Types of Product Positioning – positioning in marketing | Competitive positioning

ggTypes of Product Positioning
competitive positioning
positioning in marketing
Positioning | Principles of Marketing


Positioning is a marketing strategy that aims to make a brand occupy a distinct position, relative to competing brands, in the mind of the customer. Companies apply this strategy either by emphasizing the distinguishing features of their brand (what it is, what it does and how, etc.) or they may try to create a suitable image (inexpensive or premium, utilitarian or luxurious, entry-level or high-end, etc.) through advertising.

Positioning was first introduced by Jack Trout in 1969 (“Industrial Marketing” Magazine- June/1969) and then popularized by Al Ries and Jack Trout in their bestselling book “Positioning – The Battle for Your Mind.” (McGraw-Hill 1981).

Types of Positioning

Positioning strategy is needed by every product so that its place in the total market c communicated. Prof. Wind identified alternative bases for constructing a product positioning strategy. They are explained as follows:

    • Positioning on specific product features:
      Most of the companies usually offer products to customers by describing specific feature of their product for the purpose of building good image and effective marketing.
      For e.g
      Manufacturer Sony XPERIA mobile offers its product mentioning if as the mob with premium camera and sound feature. This position may build up the comp image in the target market.

    • Positioning on benefits , problem solutions, or needs:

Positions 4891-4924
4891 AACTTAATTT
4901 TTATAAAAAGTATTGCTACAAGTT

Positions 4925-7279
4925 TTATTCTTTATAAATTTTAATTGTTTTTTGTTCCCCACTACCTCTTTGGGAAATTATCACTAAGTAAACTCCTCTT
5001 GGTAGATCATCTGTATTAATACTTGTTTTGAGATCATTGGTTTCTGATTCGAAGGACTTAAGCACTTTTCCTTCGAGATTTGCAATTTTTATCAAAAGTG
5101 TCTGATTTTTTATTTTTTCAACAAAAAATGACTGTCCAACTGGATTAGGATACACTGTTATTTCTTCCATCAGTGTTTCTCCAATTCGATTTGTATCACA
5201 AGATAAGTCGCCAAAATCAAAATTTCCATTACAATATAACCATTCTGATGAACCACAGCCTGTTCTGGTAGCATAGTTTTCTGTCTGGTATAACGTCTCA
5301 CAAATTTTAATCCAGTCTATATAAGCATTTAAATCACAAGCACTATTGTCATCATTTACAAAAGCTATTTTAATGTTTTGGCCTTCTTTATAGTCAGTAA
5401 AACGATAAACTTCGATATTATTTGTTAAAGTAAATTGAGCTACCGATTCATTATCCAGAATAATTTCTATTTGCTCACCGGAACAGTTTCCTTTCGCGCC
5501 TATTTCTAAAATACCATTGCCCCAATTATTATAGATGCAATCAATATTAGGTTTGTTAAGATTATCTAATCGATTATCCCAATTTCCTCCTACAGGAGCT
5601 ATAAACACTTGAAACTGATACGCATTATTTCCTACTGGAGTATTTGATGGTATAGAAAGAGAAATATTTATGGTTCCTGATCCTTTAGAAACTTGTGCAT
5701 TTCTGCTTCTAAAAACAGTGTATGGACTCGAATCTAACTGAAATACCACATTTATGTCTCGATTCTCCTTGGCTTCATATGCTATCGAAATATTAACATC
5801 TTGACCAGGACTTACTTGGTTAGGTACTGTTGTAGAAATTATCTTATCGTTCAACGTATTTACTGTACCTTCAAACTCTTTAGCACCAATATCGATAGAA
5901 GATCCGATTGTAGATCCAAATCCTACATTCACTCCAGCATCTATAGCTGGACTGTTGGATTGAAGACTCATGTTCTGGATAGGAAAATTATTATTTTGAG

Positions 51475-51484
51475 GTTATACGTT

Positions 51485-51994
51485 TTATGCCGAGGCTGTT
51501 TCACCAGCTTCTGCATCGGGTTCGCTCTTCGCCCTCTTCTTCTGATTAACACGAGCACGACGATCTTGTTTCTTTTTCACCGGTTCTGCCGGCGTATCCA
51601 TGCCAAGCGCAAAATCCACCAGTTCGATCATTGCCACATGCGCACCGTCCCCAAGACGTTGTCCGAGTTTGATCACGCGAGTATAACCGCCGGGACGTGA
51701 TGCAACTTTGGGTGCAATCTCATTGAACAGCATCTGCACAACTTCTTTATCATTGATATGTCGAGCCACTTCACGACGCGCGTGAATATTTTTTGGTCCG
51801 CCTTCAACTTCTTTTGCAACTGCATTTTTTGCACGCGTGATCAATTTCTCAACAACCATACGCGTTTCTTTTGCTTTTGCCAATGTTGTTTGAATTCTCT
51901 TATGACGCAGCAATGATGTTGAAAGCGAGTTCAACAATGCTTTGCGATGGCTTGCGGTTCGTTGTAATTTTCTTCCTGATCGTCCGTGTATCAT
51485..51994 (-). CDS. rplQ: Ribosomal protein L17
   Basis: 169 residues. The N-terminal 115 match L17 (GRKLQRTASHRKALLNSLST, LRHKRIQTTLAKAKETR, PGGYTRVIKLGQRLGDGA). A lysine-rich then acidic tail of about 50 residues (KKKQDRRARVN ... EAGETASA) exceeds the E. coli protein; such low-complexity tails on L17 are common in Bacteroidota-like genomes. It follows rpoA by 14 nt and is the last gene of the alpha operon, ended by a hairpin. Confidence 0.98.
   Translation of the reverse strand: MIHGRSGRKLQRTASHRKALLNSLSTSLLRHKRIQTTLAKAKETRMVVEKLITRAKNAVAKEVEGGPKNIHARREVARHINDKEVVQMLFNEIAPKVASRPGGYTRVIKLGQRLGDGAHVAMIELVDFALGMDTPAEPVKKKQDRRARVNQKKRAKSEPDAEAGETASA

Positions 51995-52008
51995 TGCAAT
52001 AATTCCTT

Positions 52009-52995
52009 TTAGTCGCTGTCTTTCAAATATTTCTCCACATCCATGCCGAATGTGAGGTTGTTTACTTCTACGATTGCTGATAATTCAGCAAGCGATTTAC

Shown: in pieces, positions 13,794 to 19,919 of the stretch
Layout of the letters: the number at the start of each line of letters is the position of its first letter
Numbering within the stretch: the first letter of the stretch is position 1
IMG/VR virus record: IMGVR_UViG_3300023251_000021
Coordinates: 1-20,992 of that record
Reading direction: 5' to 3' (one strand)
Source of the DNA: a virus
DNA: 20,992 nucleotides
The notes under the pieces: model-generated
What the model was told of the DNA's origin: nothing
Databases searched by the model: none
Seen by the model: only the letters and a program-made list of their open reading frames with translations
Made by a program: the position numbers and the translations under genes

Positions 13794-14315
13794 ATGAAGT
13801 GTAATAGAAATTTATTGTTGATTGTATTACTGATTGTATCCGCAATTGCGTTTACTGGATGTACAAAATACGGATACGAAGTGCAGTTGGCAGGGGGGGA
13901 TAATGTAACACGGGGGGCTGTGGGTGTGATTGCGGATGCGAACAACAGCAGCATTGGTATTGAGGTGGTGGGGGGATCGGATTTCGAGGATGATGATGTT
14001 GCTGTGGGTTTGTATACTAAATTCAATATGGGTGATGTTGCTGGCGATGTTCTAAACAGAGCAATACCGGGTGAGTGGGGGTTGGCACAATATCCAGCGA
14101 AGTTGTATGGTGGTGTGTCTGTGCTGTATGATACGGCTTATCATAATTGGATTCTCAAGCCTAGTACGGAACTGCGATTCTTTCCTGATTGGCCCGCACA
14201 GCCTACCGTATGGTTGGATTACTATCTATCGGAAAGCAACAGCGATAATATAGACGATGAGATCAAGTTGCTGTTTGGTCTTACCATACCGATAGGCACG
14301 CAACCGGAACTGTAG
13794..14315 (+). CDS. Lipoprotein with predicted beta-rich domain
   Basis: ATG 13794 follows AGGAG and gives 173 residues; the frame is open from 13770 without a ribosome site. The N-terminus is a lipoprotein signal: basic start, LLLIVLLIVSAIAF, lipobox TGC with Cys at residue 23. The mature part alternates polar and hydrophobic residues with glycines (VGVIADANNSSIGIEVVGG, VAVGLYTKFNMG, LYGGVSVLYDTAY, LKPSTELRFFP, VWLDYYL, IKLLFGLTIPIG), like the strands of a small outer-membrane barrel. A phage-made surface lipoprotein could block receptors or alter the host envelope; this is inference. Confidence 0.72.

Most of the companies mention some benefits which can be obtained by the customers if they use their products.

      For e.g
      Manufacturer of Colgate Tooth Paste may communicate the customers that the product protects the users from gum problem, solves their respiratory problems, and, helps to keep the teeth strong.

    • Positioning on specific usage occasions:
      Manufacturer of certain products, usually medicines, use certain information such as, use two or three times daily, for therapeutic use only, store in a cool place, ‘use before meal’, ‘use after meal, or use at bed time, etc. These are the product positions beyond which patients should not go. This information may help the customers to gain knowledge about how to use, when to use, and how much to use.

    • Positioning for user category:
      Some of the manufacturers and sellers may be dealing in certain specialized products, which are used by particular market segments only. In such a circumstance, they try to communicate to the specific user category only.
      For e.g.
      Sellers dealing in children’s products may advertise as ‘step in the children’s paradise’. Here, they are inviting only children customers.

  • Positioning against another product:
    Some manufacturers may communicate to their customers that their products are more qualitative or better than those of competitors For example, product ‘A’ is better than product ‘B’, and so on.
    Most of the manufacturers who have knowledge about marketing do not offer this type of positioning to its customers because this sort of positioning strategy may damage company’s image instead of building.

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